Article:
The lead prosecutor in the terror case against Zacarias Moussaoui may have known the CIA destroyed tapes of its interrogations of an al-Qaida suspect more than a year before the government acknowledged it to the court, newly unsealed documents indicate.
The documents, which were declassified and released Wednesday by the 4th U.S. Circuit Court of Appeals, detail efforts by Moussaoui's attorneys to send the case back to a lower federal court to find out whether the tapes should have been disclosed and whether they would have influenced his decision to plead guilty.
In a Dec. 18, 2007, letter to the appeals court's chief judge, the Justice Department acknowledged that its lead prosecutor in the case had been informed about the CIA's tapes of al-Qaida lieutenant Abu Zubaydah being interrogated.
The letter said the prosecutor, Robert A. Spencer, may have been told of the tapes' destruction in late February or early March of 2006, just as the U.S. District Court in Alexandria, Va., was beginning its trial on whether Moussaoui would be eligible to face the death penalty.
Spencer, who was one of three prosecutors on the government's team, "does not recall being told this information," U.S. Attorney Chuck Rosenberg wrote in the Dec. 18 letter to 4th U.S. Circuit Chief Judge Karen J. Williams.
Another prosecutor in Rosenberg's office in Virginia's eastern district who was not involved in the case "recalls telling (Spencer) on one occasion," the letter said.
That second, unnamed, prosecutor learned about the videotapes of Zubaydah "in connection with work he performed in a Department of Justice project unrelated to the Moussaoui case," the letter said.
It is unclear what that project was.
Spencer on Wednesday declined comment.
House Judiciary Committee Chairman John Conyers, D-Mich., said the newly released documents underlined the need for an outside investigation of the government's handling of the interrogation tapes.
"This latest disclosure, if true, could amount to a kind of prosecutorial misconduct that undermines our efforts in the administration's 'War on Terror' and the international community's confidence in the American system of justice," Conyers said in a statement. "This is yet another reason that the Justice Department cannot be trusted to police itself and therefore, a special prosecutor must be appointed immediately. The attorney general must be prepared to respond to serious questioning on this issue."
A government official familiar with case said that since the taped interrogations that Spencer knew of only dealt with Zubaydah, the government didn't need to disclose them. Zubaydah already had been declared not relevant to the Moussaoui trial, the official said. The official spoke on condition of anonymity because he was not authorized to speak about the case.
Much of the legal correspondence in the Moussaoui case has been classified and under court seal. The documents released Wednesday offer a glimpse into the court's struggle to determine for sure whether the CIA taped its interrogations of terror suspects.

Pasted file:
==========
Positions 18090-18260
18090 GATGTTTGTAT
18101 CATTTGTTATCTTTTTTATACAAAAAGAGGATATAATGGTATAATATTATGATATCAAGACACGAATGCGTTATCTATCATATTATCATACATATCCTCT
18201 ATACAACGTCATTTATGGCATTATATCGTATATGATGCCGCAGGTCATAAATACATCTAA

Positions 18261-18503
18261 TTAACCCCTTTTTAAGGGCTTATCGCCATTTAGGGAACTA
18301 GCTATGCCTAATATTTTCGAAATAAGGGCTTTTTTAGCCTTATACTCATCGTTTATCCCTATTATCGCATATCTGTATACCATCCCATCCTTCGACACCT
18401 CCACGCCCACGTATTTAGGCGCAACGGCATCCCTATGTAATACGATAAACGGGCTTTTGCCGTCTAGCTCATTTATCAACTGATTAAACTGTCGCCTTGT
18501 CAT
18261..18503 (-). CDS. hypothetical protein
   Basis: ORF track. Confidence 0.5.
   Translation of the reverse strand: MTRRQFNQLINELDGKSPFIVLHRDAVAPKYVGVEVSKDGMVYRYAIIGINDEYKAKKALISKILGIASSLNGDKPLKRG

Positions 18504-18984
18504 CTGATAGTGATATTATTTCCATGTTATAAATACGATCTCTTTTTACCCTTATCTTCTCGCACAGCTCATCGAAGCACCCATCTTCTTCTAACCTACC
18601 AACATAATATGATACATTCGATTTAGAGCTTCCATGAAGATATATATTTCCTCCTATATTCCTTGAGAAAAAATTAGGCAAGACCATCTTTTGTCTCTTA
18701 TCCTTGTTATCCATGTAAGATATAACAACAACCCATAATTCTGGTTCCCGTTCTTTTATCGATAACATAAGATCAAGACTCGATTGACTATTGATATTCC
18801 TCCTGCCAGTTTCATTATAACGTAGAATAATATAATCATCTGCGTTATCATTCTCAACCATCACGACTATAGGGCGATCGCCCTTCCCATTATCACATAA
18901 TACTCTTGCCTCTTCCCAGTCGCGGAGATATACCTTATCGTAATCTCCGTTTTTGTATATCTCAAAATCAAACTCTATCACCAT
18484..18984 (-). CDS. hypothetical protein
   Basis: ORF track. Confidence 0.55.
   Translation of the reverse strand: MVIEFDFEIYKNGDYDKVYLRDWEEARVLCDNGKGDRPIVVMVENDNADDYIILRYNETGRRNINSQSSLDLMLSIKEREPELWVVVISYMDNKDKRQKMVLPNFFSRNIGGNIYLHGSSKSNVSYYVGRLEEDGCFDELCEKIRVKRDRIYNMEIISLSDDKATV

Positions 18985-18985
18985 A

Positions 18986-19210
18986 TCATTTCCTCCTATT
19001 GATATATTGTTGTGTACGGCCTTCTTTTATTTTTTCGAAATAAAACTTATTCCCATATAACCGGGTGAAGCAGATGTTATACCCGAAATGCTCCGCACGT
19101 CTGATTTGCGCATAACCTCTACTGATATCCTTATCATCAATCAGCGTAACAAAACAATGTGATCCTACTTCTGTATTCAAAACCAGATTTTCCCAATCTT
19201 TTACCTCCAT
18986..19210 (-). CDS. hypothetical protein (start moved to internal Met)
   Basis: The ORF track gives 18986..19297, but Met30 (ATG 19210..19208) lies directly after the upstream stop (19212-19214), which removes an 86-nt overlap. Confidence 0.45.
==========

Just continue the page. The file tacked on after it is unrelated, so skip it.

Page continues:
Moussaoui pleaded guilty in 2005 to conspiring with al-Qaida to hijack aircraft, among other crimes. In a 2006 sentencing trial, a jury concluded that Moussaoui's actions furthered the Sept. 11, 2001, plot in which terrorists flew hijacked airliners into buildings in New York and Washington. But the jury ultimately decided to spare his life and sentence him to life in prison.
The December letter came on the heels of one dated Oct. 25, in which Rosenberg informed the court that the CIA did, in fact, possess videotaped interrogations of enemy combatants. During Moussaoui's sentencing trial, prosecutors told U.S. District Judge Leonie M. Brinkema they did not possess tapes Moussaoui's lawyers were seeking.
The tapes at issue in that letter are not the same ones that were destroyed by the CIA in 2005 and prosecutors assured the judge that they were not related to the Sept. 11, 2001, attacks or the Moussaoui case.
The Justice Department has opened a criminal investigation into the CIA's videotapes, which showed interrogations of Zubaydah and another top al-Qaida leader. They were destroyed, in part, to protect the identities of the government questioners at a time the Justice Department was debating whether the tactics used during the interrogations — which are believed to have included waterboarding — were illegal.
In a written response to the December letter, Moussaoui's attorneys asked the appeals judges to send the case back to the lower federal court that "is in the best position to determine what actually happened and its relevance."
"The timing is important here," Moussaoui attorneys Justin S. Antonipillai and Barbara Hartung wrote in their Dec. 26 response. "The fact that any prosecutor in the same office knew about the existence and destruction of these tapes is surely important evidence."
The appeals court recently rejected the attorneys' request to return the case to the lower court.
Beginning in 2003, attorneys for Moussaoui began seeking videotapes of interrogations they believed might help them show he wasn't a part of the 9/11 attacks. Brinkema on Nov. 3, 2005, asked for confirmation of whether the government "has video or audio tapes of these interrogations" and then named specific ones.
Eleven days later, the government denied it had video or audio tapes of those specific interrogations.
Despite the lapse in disclosure, the government maintains that none of the interrogations related directly to the Sept. 11, 2001, attacks or the Moussaoui case.
Prosecutors also say the issue is moot since a jury failed to impose the death penalty in the case.